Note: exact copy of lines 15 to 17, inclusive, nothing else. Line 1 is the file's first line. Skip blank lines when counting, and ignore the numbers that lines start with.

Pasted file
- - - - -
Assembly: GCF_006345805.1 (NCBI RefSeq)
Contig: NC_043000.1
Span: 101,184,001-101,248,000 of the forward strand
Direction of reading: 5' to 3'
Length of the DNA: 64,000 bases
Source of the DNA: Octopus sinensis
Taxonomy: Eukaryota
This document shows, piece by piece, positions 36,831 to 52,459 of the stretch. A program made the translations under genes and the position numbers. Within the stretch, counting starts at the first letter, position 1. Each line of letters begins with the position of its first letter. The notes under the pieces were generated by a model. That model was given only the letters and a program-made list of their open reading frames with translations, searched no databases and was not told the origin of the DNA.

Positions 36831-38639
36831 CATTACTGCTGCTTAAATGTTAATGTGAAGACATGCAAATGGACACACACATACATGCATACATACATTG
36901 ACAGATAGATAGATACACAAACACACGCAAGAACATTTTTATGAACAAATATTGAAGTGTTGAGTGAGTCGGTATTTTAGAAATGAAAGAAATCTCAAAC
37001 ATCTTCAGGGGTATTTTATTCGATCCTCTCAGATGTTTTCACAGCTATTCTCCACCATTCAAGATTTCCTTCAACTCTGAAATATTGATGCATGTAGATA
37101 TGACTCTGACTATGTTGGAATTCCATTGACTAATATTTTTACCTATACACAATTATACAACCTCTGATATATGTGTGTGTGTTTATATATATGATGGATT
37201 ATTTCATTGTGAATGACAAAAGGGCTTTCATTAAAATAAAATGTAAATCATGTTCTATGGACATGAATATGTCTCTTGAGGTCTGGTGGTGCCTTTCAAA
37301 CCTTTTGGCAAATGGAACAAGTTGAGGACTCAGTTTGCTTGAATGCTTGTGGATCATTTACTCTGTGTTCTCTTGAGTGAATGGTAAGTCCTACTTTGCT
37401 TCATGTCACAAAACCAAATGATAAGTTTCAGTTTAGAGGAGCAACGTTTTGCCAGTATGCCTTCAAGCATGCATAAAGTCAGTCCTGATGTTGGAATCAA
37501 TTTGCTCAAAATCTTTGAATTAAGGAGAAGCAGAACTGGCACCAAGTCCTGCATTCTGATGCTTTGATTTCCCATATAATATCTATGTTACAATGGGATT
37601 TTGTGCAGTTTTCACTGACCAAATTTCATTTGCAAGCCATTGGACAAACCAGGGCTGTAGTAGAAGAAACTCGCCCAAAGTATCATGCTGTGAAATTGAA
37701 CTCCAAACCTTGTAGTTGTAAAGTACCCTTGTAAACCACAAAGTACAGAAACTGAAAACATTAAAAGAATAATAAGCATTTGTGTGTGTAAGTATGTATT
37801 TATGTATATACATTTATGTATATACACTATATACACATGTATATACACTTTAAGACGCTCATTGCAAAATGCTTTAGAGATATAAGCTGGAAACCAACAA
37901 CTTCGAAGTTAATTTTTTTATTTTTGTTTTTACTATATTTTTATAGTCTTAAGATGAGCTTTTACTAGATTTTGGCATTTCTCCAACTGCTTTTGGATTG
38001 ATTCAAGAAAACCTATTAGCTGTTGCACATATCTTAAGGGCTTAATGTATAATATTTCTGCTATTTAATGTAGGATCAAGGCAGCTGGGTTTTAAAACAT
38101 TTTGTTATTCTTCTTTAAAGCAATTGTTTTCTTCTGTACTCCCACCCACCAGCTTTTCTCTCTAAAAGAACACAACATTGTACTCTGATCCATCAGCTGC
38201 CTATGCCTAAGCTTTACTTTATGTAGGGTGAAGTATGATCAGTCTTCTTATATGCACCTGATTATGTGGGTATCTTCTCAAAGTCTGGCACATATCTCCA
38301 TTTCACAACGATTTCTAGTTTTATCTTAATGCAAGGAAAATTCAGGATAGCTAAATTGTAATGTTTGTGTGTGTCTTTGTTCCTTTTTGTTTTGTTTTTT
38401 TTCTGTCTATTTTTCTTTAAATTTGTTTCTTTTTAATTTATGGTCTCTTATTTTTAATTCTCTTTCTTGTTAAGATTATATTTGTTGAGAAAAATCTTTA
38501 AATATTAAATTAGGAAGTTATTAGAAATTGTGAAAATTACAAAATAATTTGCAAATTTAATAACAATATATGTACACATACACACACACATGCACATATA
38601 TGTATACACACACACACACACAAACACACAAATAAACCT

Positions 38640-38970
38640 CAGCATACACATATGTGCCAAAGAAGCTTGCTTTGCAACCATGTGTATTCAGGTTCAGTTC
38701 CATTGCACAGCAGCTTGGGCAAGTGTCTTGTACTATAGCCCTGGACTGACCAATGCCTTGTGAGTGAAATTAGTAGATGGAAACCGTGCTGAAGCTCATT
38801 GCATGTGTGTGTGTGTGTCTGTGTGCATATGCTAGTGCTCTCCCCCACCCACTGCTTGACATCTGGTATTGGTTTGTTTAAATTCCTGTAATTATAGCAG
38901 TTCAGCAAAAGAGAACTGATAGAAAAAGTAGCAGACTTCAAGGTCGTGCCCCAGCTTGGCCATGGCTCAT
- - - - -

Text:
37301 CCTTTTGGCAAATGGAACAAGTTGAGGACTCAGTTTGCTTGAATGCTTGTGGATCATTTACTCTGTGTTCTCTTGAGTGAATGGTAAGTCCTACTTTGCT
37401 TCATGTCACAAAACCAAATGATAAGTTTCAGTTTAGAGGAGCAACGTTTTGCCAGTATGCCTTCAAGCATGCATAAAGTCAGTCCTGATGTTGGAATCAA
37501 TTTGCTCAAAATCTTTGAATTAAGGAGAAGCAGAACTGGCACCAAGTCCTGCATTCTGATGCTTTGATTTCCCATATAATATCTATGTTACAATGGGATT